If Hell is as hot as July and August has been then I guess I need to go to church more often. Honestly, I don’t know if I can take much more of this. As one lady told me “everything sweats”.
As we all know, it has been hot, hot, hot! There is something hateful about these hot days. It has a burn to it. It has a taste to it, while not tast-ing like anything. It makes every mile longer. It makes every breath harder. It makes every red light longer.
All joking aside, the heat is very dangerous — and deadly. Keeping your bike in good working order is the best way to keep you from over-heating. Your bike may not keep you cooler but if you break down on the side of the road you could cook while waiting for help. Even if you get help, it is still a struggle to get it going or to get it towed out of there.
Check your oil and check your tire pressure. The engine is working harder in the summer and those temperatures will expand and countract your air pressure.
During this heat, rain storms just seems to pop up so be sure to keep your rain suit handy.
In the book 98.6 Degrees: The Art of Keeping Your Ass Alive, Cody Lundin (the co-star of Dual Survivor) does a great job of explaining that the first rule of survival is keeping your core body temperature at 98.6 degrees. That is certainly the case while on a motorcycle. Depending on where you are riding, a motorcy-clist can change extremes within minutes. For example, while riding on the Blue Ridge Parkway, a rider can go from a couple of thousand feet to five or six thou-sand feet elevation in a matter of miles.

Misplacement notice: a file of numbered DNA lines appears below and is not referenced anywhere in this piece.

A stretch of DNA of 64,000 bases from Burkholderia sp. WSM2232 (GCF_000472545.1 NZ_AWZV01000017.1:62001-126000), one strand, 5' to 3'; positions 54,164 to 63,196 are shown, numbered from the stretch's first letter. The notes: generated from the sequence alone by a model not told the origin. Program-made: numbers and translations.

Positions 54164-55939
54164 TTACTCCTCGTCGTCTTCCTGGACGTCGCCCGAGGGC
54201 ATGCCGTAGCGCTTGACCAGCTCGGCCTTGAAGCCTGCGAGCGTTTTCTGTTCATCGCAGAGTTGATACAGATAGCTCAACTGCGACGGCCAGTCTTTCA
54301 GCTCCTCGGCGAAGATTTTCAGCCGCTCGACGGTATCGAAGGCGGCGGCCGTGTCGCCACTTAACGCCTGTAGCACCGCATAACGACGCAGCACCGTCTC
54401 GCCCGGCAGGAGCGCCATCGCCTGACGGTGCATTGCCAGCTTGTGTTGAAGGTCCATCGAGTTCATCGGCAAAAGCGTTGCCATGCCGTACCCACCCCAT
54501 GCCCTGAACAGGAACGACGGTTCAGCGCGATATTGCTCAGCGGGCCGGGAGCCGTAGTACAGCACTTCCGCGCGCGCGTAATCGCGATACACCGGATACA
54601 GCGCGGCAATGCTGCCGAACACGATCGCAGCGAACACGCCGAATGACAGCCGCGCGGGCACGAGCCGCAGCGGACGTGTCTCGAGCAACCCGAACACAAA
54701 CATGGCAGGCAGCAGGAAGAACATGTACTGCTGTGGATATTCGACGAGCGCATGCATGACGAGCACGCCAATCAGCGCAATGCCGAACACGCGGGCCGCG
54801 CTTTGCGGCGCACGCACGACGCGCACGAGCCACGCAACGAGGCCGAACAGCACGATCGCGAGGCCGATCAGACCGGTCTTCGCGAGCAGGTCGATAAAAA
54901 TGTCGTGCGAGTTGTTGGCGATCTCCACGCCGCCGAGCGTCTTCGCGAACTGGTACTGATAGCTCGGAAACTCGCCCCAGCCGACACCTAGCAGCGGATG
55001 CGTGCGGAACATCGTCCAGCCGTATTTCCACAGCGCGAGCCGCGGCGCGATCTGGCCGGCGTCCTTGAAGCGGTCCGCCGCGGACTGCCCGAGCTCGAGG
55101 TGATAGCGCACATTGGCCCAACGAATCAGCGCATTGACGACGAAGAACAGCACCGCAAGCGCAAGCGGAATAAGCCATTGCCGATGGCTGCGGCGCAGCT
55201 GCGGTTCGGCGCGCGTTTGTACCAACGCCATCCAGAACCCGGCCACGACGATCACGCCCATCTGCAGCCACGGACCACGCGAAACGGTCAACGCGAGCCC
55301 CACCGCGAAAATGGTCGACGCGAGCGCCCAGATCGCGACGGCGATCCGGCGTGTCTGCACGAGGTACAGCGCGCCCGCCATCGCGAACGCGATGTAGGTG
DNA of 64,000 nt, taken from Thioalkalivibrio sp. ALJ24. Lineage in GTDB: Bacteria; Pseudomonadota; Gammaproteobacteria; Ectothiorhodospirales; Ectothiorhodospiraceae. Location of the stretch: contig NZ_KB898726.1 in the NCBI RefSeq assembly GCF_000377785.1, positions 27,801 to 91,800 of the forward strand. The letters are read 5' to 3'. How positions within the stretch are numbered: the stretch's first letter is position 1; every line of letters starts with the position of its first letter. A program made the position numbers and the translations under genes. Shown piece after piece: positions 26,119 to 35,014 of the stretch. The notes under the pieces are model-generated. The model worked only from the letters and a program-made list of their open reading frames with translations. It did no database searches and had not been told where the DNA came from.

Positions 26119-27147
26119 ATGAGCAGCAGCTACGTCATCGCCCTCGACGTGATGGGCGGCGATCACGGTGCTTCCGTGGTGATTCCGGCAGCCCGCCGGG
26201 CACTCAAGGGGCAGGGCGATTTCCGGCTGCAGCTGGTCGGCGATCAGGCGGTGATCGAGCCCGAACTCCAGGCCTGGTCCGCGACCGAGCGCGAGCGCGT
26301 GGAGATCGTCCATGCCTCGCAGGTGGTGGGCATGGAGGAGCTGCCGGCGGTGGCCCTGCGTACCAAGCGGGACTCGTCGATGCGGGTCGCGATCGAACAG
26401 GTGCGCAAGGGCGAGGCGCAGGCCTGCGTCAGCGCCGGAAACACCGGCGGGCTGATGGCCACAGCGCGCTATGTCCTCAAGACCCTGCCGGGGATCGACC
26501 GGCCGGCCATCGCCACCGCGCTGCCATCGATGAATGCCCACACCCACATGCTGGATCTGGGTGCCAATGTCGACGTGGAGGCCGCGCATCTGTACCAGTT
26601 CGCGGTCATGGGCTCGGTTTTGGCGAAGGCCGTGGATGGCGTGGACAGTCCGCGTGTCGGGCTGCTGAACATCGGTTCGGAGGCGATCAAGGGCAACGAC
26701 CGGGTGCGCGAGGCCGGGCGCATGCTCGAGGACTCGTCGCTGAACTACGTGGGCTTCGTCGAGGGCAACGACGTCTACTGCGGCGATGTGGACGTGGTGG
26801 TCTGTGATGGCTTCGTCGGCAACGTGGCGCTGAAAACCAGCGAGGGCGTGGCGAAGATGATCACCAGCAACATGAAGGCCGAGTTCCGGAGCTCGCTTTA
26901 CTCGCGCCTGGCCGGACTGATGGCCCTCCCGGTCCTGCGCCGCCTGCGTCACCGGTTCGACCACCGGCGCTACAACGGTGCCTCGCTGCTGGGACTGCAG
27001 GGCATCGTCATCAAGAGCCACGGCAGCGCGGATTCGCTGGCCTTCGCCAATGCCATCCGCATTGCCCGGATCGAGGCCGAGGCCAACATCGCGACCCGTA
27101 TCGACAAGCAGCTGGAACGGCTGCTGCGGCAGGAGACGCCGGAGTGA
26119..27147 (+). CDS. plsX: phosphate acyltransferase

While climbing up a mountain a good rule of thumb for figuring temparture is that for every thousand feet subtract 3 degrees. That will help you figure out how to dress as you go.
I know we are not in the mountains and we are dealing with the painful heat. So here are a few things that will help you ride and survive in the heat:
• Hydrate with H2O
• Don’t drink alcohol
• Carry water or take a Camelback
• Always have spare water with you on your bike.
• If you have a passenger carry spare water for them (just in case of breakdown)
• Early to bed, early to rise — and ride early
• Don’t wait until you are thirsty to drink water, hydrate
• Force water even if you are not thirsty
• Wear eye protection
• Have a well vented helmet
• Wear cotton shirts
• Soak your shirt in water (poor man’s air conditioner)
• Don’t use a dew rag (they trap heat)
• At stops find shade if possible
• Take breaks often• Purchase vented safety gear
• Wear quick-drying nylon/spandex fabric, (disperses moisture)
• Don’t sacrifice safety for comforts sake•Wear sunscreen
• Hydrate with H2O!
One of the less noted dangers of the heat is that people are just irritable. I don’t know what it is but when people are hot they don’t pay at-tention while driving. People seem to drive more erratic. Be very careful out there.
Photo: In the book 98.6 Degrees: The Art of Keeping our Ass Alive, Cody Lundin (the co-star of Dual Survivor) does a great job of explaining that the first rule of survival is keeping your core body temperature at 98.6 degrees.